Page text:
Mom on Manuel's mind after clincher
NL champion skipper to fly to Virginia to pay respects to mother
LOS ANGELES -- With players streaming to the on-field celebration around him on Wednesday, manager Charlie Manuel remained in the dugout, forming a circle with his coaches.Sharing hugs and handshakes, Manuel climbed the steps toward the mob after the Phillies defeated the Dodgers, 5-1, in Game 5 of the National League Championship Series. Shane Victorino, the first player in line, got the biggest hug, followed by Ryan Howard and Ryan Madson.
Opposing skipper Joe Torre, in full uniform, came into his office to personally congratulate him. Later, in the obligatory "2008 National League Champions" T-shirt and cap, Manuel smiled at the thought of another trip to the World Series, with this one being his first as a manager.He enjoyed the moment as best he could. Eventually, he found his girlfriend, Melissa Martin, who had been looking for him, and the two descended the stairs to change into street clothes. While his players and coaches headed home early on Thursday morning as NL champions, Manuel will be a guest on a quieter charter flight as he returns to Buena Vista, Va., to honor his mother. June Manuel passed away on Friday at age 87 before the Phillies beat the Dodgers, 8-5, in Game 2 of the NLCS. One of Manuel's brothers handled the arrangements, which allowed for Manuel to attend Thursday's viewing and Friday's memorial service. This was important for Manuel, who wasn't going to miss a chance to say good-bye. He reflected Wednesday on his mother's impact -- his toughness, grit, determination and compassion comes from her. "My stubbornness and competitiveness, too," Manuel said with a twinkle in his eye. "My brothers say I definitely got that from my mom. That's how we were raised, and she played a big part in that. She had rules, and you had to obey them rules. She would definitely hold you accountable for things." There was the time when Manuel and some friends purchased a pack of KOOL cigarettes, and June caught her young son smoking. "She about killed me," he said. "She whipped me. She would do that if you did something she didn't like." Manuel grew up fast after his father, Charles Manuel Sr., a preacher, committed suicide in 1963, and he left his oldest son as the man of the house. Eighteen at the time -- with a wife and child -- Manuel got his strength from his mother, who was trying to support 10 children living at home on "$117 a month in government pension from my father," according to Manuel. After his first season of professional baseball, Manuel worked the graveyard shift at the local sawmill, clearing $48.50 a week. Most of it went to his mother. "I used to keep five bucks and give her the rest," Manuel said. "I looked at my brothers and see how well they've done, and I know how hard they worked and how hard it was on my mom. My mom was a very strong woman with a very strong mind. Her kids were first. Everything came before her." On Thursday and Friday, before the Phillies prepare to take on either the Red Sox or Rays in the World Series, Manuel will say, "Thank you." After the season, Manuel has one more task. He said he plans to prepare a meal at the family home in Buena Vista, just like his mom used to do. "Pot roast, beans and corn bread," he said. "That's her meal."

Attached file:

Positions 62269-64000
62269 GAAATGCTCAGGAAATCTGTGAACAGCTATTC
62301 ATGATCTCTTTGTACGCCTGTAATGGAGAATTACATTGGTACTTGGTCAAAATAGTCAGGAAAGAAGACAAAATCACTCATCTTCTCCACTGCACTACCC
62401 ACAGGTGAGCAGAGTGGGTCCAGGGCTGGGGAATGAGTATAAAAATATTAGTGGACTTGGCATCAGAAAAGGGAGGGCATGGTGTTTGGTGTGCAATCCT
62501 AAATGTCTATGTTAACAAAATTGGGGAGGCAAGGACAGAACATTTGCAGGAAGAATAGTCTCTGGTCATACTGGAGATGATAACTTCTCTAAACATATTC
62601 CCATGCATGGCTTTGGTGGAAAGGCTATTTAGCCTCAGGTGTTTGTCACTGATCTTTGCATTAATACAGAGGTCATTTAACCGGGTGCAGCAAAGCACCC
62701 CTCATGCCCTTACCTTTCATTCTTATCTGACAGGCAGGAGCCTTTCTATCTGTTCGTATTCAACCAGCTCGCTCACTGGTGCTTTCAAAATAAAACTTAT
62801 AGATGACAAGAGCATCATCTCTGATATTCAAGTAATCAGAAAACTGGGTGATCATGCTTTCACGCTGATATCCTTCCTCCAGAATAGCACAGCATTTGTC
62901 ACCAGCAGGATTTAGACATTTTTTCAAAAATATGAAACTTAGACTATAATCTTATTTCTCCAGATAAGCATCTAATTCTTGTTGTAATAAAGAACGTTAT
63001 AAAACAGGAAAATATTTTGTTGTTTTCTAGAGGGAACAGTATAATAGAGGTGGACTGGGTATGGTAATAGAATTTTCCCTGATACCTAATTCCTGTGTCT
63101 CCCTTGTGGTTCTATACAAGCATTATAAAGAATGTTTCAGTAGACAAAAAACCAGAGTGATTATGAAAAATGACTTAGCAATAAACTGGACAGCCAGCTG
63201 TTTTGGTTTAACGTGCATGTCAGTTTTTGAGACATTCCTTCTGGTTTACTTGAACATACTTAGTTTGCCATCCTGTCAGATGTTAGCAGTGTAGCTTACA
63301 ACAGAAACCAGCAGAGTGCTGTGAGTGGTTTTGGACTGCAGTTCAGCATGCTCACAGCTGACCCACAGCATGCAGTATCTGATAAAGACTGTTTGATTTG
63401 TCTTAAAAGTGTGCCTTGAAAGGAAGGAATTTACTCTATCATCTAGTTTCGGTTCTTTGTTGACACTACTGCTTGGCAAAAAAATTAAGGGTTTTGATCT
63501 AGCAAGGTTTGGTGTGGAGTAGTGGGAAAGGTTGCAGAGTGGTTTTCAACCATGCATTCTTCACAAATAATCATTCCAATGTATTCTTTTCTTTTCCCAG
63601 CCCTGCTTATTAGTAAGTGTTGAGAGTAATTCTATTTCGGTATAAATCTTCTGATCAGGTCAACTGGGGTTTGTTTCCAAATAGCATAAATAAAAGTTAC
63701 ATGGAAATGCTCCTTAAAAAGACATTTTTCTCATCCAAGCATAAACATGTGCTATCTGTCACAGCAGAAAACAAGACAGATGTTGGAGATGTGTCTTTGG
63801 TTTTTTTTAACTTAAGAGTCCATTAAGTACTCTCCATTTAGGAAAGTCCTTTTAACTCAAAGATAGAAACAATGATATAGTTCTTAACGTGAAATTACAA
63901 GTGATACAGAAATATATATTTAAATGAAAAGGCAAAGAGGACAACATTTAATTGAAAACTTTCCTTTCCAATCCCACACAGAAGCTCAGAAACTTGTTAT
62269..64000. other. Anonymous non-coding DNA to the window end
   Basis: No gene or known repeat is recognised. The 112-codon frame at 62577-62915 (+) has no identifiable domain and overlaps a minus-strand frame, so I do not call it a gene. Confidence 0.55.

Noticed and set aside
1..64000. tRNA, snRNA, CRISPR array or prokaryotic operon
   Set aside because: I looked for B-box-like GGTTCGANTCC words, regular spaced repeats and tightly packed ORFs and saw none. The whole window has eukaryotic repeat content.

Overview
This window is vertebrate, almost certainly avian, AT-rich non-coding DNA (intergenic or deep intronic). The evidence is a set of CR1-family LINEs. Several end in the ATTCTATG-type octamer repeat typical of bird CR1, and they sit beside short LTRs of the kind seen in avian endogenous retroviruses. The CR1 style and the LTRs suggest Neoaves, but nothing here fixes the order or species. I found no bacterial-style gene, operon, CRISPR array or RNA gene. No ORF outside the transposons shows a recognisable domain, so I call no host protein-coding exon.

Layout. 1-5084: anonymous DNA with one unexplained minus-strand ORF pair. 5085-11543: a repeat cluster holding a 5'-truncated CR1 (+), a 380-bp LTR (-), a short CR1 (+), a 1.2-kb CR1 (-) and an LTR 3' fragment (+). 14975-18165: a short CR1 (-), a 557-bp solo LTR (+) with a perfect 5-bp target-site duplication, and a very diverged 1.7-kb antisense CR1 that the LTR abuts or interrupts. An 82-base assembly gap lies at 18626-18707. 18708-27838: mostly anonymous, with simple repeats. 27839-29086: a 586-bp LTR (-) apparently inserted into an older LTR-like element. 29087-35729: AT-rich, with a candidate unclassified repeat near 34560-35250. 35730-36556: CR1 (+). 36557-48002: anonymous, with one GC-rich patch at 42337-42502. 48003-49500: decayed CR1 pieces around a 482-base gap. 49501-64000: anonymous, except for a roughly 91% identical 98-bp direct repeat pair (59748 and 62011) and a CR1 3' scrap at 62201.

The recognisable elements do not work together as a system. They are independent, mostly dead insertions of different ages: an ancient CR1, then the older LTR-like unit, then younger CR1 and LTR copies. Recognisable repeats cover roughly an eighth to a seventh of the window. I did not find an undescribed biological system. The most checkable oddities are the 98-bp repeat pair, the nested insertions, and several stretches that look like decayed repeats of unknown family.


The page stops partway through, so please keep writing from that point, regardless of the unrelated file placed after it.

Ken Mandel is a reporter for MLB.com. This story was not subject to the approval of Major League Baseball or its clubs.